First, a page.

But this morning, Henry fell into his tranquilized sleep and we could pet him to our heart’s content. We cried, laughed and remembered. Then the vet returned and gave Henry his final shot. It worked quickly. In less than a minute, Henry took several sharp breaths. Something about the deep breaths made his mouth turn up and I realized how long it had been since I’d seen Henry smile. It made me feel more certain that I was doing the right thing. Then the vet announced that Henry’s heart had stopped. And we said our last goodbyes.

Now the house feels empty. Eighteen years is a long time. As a writer, home alone much of my day, you were my mostly companion, Henry. The rhythm of our days changed over the years from the days of three and four walks as you were bursting with young energy to the recent days of long, long naps. But they were days we shared.

I always knew you were in the house—barking at the crows who dared to use our roof, joyfully greeting the workmen you seemed to have a natural affinity for, nosing about for some goody in the kitchen, snapping at some fly, officiously investigating odd sounds, paroling the back yard, graciously allowing yourself to be petted, sleeping in my office as I wrote…

You were a good dog, Henry. You were an especially good Henry. And I’ll miss you.

Generosity

I suppose it is well known that our children’s book community is generous. But last week topped it all.

This story begins April Fool’s Day, 1992, on my first trip to meet the editors in New York. I had an appointment with Lucia Monfried, editor of Dutton Children’s books. She met me at the elevator, holding the dummy I’d mailed to her for What Shall I Dream?

wsidcover785

“We’d love to publish your text,” she said.

A generous offer, for sure, but I’d hoped she’d be interested in my illustrations as well. We walked to her office and she leafed through my portfolio. She stopped at a piece for a board book idea. She liked that, too, and eventually bought two board books and the aforementioned text. What a day.

prbcover788

But like Julie P. wrote in last week’s BATT post, many hands go into making the cookies. I should back up here to note the generosity that got me to that editor’s desk: primarily the generosity of Keith Baker, Seattle author and illustrator, who taught a most wonderful class in Children’s Book Illustration at the School of Visual Concepts in Seattle. That’s where I learned to make dummy books and put together a portfolio.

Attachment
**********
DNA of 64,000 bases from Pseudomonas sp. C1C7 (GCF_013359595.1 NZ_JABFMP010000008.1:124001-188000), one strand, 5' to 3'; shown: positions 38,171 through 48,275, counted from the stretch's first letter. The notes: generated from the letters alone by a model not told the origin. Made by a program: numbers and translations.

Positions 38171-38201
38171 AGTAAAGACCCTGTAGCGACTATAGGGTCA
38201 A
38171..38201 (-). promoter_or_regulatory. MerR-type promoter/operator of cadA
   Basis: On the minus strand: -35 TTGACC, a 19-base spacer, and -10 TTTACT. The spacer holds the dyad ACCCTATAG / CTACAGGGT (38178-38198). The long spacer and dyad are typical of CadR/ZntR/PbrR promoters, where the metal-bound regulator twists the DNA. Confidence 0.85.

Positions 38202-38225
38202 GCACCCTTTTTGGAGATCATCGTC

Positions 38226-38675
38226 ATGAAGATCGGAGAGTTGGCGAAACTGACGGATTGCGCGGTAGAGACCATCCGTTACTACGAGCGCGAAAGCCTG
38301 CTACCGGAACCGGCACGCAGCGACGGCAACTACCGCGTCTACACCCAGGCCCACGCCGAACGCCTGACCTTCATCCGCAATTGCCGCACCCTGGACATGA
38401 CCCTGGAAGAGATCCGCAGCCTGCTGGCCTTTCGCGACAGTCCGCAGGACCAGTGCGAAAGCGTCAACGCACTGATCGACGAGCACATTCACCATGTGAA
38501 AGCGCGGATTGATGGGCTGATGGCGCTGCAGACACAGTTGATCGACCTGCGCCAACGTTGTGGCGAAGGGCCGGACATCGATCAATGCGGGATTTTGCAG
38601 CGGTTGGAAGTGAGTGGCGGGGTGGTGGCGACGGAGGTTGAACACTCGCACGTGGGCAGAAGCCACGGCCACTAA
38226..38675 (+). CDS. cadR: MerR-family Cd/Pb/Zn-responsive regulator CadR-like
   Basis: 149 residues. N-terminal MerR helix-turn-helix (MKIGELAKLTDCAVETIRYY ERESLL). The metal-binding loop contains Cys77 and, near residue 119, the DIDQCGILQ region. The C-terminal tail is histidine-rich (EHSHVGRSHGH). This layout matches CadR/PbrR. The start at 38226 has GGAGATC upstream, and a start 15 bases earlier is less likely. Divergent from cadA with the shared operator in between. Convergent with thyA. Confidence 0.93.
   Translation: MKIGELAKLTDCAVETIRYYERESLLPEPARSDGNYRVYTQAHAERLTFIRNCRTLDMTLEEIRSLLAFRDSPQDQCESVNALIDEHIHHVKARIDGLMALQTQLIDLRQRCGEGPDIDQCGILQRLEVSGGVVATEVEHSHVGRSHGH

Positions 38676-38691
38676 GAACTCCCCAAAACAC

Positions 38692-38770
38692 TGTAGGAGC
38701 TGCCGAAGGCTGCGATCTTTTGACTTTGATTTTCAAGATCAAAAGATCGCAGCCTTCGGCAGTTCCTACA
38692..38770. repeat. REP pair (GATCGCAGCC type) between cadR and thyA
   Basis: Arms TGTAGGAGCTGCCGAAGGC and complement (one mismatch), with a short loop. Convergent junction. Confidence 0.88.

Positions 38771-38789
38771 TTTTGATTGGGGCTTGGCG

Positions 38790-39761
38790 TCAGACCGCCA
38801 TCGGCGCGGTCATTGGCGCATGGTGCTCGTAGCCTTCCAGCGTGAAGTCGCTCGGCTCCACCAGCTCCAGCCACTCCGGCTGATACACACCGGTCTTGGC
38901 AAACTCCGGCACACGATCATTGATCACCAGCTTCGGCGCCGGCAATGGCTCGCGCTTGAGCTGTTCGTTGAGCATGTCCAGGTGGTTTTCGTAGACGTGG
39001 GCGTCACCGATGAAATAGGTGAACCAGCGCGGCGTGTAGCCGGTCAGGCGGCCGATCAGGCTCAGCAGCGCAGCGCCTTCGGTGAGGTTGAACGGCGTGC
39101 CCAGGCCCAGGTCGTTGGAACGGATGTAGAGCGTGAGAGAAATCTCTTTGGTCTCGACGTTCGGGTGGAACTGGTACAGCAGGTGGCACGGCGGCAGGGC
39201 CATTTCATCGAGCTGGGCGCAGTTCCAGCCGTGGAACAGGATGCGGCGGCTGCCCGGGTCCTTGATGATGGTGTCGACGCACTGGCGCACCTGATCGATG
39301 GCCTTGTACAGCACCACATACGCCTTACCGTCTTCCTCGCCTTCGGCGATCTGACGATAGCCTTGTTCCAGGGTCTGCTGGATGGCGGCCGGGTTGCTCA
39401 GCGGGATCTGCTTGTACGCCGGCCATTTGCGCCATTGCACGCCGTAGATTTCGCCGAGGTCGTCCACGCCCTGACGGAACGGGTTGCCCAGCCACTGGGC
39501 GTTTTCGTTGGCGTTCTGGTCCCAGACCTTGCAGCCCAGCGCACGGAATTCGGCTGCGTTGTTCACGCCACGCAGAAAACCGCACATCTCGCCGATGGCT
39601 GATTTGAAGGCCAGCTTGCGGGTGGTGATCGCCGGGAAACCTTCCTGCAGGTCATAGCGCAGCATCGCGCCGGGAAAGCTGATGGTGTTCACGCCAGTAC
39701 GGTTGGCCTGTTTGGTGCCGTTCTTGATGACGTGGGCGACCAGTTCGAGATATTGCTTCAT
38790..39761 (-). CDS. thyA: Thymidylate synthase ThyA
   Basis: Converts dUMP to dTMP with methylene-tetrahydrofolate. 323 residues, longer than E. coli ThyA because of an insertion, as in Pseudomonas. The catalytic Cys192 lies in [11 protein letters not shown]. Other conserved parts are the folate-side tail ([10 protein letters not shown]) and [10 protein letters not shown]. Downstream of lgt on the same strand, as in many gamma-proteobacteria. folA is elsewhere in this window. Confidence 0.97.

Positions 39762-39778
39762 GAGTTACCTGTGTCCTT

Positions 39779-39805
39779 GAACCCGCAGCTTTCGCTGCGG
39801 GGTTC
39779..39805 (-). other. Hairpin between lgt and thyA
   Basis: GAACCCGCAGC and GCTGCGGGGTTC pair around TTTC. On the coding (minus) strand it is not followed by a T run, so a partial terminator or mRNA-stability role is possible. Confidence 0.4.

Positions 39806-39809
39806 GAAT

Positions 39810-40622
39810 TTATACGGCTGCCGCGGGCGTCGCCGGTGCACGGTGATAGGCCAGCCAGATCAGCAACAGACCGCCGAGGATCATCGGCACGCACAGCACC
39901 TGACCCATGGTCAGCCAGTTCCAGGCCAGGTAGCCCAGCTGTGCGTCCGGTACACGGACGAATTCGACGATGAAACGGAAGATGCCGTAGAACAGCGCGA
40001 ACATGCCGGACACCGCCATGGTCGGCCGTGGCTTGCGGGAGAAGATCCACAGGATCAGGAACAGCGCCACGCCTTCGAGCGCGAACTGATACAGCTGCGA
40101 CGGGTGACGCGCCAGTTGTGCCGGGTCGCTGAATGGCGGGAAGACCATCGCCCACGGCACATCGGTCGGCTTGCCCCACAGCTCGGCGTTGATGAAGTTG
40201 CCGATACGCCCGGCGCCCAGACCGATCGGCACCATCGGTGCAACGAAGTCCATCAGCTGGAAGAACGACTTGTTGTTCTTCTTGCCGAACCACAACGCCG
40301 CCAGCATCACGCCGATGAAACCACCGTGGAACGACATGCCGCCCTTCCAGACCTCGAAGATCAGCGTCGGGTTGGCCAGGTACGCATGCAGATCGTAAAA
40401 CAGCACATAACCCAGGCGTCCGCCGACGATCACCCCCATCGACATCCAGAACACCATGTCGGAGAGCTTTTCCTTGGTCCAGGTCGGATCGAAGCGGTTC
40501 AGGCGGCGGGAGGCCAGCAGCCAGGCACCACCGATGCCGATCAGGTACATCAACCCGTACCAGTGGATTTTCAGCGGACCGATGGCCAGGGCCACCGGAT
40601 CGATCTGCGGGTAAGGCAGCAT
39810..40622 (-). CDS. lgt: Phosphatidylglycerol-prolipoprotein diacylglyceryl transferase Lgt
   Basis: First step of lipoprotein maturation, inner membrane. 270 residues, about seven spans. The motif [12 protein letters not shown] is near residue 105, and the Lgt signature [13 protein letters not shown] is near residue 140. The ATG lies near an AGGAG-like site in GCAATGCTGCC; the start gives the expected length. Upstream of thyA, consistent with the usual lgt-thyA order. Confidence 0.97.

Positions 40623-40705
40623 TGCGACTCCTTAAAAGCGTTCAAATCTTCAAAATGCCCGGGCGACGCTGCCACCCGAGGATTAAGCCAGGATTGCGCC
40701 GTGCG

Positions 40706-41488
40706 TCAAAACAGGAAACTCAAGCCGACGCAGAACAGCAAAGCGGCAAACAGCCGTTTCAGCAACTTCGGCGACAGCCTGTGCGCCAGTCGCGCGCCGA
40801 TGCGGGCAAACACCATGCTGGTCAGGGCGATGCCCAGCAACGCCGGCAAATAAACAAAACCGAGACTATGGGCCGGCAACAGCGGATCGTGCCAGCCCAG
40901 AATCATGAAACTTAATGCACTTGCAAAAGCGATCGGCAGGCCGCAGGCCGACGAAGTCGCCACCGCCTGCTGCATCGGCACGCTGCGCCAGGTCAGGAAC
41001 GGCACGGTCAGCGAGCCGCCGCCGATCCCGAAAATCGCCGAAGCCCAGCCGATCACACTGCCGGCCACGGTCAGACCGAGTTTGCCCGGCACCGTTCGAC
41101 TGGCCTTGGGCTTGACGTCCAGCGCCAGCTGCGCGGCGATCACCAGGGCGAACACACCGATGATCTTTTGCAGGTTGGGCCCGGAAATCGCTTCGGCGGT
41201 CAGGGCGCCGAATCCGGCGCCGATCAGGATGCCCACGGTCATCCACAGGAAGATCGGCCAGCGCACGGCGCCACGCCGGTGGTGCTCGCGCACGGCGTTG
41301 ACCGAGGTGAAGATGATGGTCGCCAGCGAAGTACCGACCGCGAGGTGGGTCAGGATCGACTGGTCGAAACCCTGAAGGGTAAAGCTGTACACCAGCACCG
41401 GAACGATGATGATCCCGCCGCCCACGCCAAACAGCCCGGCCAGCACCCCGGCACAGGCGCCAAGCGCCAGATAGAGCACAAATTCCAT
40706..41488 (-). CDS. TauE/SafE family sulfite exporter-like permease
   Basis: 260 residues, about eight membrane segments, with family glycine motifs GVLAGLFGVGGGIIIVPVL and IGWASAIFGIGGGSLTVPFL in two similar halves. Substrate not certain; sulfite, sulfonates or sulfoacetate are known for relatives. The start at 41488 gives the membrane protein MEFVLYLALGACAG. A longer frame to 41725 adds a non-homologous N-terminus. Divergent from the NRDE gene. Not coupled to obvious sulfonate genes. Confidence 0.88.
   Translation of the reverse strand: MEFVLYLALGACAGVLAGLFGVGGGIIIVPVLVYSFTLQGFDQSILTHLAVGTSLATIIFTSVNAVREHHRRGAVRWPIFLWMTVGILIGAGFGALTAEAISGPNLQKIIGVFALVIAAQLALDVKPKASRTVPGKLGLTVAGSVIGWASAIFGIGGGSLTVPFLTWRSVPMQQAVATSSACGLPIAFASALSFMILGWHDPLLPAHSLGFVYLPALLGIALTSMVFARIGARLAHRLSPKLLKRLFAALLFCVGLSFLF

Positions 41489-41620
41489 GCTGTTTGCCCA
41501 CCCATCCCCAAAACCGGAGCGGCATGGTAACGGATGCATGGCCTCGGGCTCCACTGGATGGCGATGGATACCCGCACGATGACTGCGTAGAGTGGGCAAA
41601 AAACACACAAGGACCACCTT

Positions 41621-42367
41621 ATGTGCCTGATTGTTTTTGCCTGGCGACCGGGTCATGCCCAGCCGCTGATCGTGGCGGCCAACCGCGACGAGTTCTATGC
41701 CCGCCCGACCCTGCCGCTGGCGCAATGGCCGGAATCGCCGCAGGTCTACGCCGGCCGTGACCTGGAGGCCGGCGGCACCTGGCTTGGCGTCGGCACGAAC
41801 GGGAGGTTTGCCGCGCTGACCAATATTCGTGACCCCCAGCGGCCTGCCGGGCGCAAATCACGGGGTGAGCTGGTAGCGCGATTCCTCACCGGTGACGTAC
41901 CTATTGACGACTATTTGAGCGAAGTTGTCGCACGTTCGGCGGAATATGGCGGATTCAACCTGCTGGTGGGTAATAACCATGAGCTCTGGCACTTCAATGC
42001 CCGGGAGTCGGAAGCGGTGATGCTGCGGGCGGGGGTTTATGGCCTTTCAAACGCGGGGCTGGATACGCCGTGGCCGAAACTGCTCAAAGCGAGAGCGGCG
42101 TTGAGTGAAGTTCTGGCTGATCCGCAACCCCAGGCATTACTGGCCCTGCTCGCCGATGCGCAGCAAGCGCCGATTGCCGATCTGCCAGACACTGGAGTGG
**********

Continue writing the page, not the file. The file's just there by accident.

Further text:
whosthebeastcover787

I wouldn’t have been ready for New York without the unending encouragement and discernment of our critique group, as well. I had met Julie Paschkis and Margaret Chodos-Irvine in Keith’s class. In those first years I attended all the SCBWI presentations I could find — and the generosity of the authors and illustrators who offered ideas and shared their skills also played a role.

Editor Monfried selected illustrator Judith Byron Schachner of Swarthmore, PA for What Shall I Dream?  This was before Judy made her big hit with the hilarious Skippy Jon Jones picture book series.

What Shall I Dream? came out in 1996. The illustrations were beautiful and full of humor and wonder.

wsidcover.795

Fast forward to present times. Judy Schachner and I are facebook friends. Lately she has been posting images from her many books. One day that included art from What Shall I Dream?  I commented how much I loved it.

This week a fat yellow envelope arrived, full of original art from What Shall I Dream?  Way more than I could have dreamed. How amazing to see in person the heart and thought and skill that went into these vivid watercolors.

jbsoriginal3.791 kvasnosky 2

jbsoriginal1.789 jbsoriginal2.790   kvasnosky 1jbsoriginal5.793

I love the pencil sketch on tissue paper that she sent along, too, of the cover in its planning stages.

jbsoriginal4.792

Mostly I am struck by her wonderful generosity. Thank you, Judy. I will treasure this gift.